Wild-harvested Mushrooms Certification


Iowa State University Extension and Outreach offers classes for anyone interested in being certified to sell wild-harvested mushrooms within the state of Iowa. The workshops are held every year during the spring.

To legally sell eight different wild-harvested mushrooms in Iowa, sellers must complete a certification workshop that covers identifying and distinguishing them from look-alikes. In fall 2021 the following mushrooms were added to the training.

Common name

Scientific name



Morchella spp.

M. americana,

M. angusticeps,

M. punctipes

Original workshop


Pleurotus citrinopileatus,

Pleurotus ostreatus,

Pleurotus populinus,

or Pleurotus pulmonarious

added in 2020

Chicken of the woods

Laetiporus spp:

L. cincinnatus,

L. sulphureus

offered in 2022

Hen of the woods

Grifola frondosa

offered in 2022


Cantharellus cibarius group

offered in 2022

Bear's head tooth, Lion's mane

Hericium spp:

H. erinaceus

H. americanum

offered in 2022

Pheasant backs

Polyporus squamosus

offered in 2022

Black trumpet

Craterellus cornucopoides

offered in 2022

People can be poisoned by eating misidentified mushrooms. By the end of the workshops, participants will recognize the ushtoom listed above and diferetiate them fomr ther most common looks.

Iowans who have not been certified to sell morel mushrooms for three or more years much recertify this year. Registration is open to out-of-state individuals that hunt and sell in Iowa, but keep in mind local certification may be required to sell in your home state.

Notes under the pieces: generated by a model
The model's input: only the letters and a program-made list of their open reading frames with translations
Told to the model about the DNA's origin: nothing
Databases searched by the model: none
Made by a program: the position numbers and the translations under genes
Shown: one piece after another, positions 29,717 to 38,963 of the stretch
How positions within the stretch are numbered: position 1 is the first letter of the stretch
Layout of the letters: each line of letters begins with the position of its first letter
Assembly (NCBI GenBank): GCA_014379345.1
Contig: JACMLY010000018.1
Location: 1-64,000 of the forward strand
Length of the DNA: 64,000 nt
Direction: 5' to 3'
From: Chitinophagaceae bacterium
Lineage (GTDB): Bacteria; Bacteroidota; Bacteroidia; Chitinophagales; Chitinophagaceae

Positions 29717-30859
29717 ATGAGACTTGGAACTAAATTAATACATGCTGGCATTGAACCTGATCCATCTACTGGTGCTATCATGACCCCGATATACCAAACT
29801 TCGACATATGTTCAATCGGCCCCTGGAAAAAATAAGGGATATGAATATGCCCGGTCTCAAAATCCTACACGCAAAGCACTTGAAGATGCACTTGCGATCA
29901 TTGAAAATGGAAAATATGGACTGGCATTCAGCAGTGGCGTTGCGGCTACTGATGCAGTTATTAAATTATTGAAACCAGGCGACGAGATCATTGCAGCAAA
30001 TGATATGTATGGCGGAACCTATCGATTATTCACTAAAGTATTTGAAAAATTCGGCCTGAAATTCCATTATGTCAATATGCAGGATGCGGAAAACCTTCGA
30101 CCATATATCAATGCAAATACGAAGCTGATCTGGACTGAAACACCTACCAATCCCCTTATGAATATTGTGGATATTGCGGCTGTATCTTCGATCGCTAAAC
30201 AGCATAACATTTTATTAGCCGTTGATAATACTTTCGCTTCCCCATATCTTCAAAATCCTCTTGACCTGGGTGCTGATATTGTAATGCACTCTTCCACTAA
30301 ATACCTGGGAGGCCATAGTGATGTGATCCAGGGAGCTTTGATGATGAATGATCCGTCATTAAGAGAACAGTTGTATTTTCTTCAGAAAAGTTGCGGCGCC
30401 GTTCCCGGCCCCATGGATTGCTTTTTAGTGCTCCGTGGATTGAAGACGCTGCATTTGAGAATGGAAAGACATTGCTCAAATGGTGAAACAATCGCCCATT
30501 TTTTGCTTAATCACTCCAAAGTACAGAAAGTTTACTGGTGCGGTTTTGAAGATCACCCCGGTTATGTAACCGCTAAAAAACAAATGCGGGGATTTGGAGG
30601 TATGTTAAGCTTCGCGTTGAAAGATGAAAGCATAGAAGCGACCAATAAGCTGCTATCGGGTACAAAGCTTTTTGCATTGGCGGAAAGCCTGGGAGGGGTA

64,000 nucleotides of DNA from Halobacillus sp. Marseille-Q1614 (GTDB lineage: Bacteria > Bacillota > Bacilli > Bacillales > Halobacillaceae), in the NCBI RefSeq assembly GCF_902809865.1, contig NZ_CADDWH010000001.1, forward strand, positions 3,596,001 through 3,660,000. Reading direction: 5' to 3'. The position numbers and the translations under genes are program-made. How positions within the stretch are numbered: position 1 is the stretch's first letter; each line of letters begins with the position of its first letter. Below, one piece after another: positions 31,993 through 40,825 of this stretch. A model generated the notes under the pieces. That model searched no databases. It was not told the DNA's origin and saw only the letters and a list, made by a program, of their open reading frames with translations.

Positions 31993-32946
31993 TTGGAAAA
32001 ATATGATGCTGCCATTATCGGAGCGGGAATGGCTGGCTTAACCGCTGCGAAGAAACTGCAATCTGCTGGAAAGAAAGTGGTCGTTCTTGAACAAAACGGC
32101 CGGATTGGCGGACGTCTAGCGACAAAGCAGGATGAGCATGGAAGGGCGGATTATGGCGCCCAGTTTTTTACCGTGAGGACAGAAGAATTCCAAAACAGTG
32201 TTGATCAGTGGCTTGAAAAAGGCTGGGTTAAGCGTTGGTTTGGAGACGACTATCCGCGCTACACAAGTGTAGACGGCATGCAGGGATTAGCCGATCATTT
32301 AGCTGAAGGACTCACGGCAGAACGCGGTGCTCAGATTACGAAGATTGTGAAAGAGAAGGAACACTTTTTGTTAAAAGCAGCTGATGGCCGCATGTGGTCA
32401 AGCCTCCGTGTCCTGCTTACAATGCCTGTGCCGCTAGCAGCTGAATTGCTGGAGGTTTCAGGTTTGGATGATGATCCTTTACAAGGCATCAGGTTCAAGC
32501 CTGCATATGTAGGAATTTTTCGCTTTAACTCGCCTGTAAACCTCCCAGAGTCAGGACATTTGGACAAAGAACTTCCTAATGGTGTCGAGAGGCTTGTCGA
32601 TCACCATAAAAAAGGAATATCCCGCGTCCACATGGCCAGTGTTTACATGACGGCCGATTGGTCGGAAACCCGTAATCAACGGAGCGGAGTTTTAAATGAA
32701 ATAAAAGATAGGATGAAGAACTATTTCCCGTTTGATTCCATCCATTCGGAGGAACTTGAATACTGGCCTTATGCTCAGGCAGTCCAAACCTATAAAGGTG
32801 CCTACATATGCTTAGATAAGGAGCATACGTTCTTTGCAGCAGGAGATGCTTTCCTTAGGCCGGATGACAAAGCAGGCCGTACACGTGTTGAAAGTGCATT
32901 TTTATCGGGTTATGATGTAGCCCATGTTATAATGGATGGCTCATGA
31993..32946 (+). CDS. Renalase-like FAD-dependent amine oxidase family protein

Trainings for 2022: more details coming up in November, 2021

Register at (uncoming site)

Registration closes April 8, 2022

Questions about the training email pidc@iastate.edu


IA Department of inspections and appeals rulings

morel mushroom
Morel Mushroom

Pertaining mushrooms 6/16/2021:   https://www.legis.iowa.gov/docs/aco/arc/5701C.pdf


See page 1-definitions at https://www.legis.iowa.gov/docs/iac/chapter/481.30.pdf

Consumer advisory as in the ruling:

“A consumer advisory shall inform consumers by brochures, deli case, menu advisories, label statements, table tents, placards, or other effective written means that ‘wild-harvested mushrooms should be thoroughly cooked and may cause allergic reactions or other effects.”


ISU Food Safety Lessons

COVID-19 and food safety Articles

No Evidence COVID-19 Is Transmitted through Food and Food Packaging

Follow Grocery Shopping Best Practices during COVID-19


Safe mushroom foraging resources 

Mushroom calendar specific to Iowa and Midwestern states

The calendar shows the months when mushroom species have been recorded in Iowa and other parts of the upper Midwest. The dates of the actual appearance of any one species can vary widely from year to year and are primarily based on environmental conditions, including ground temperature, the timing of rainfall, amount of precipitation, and season.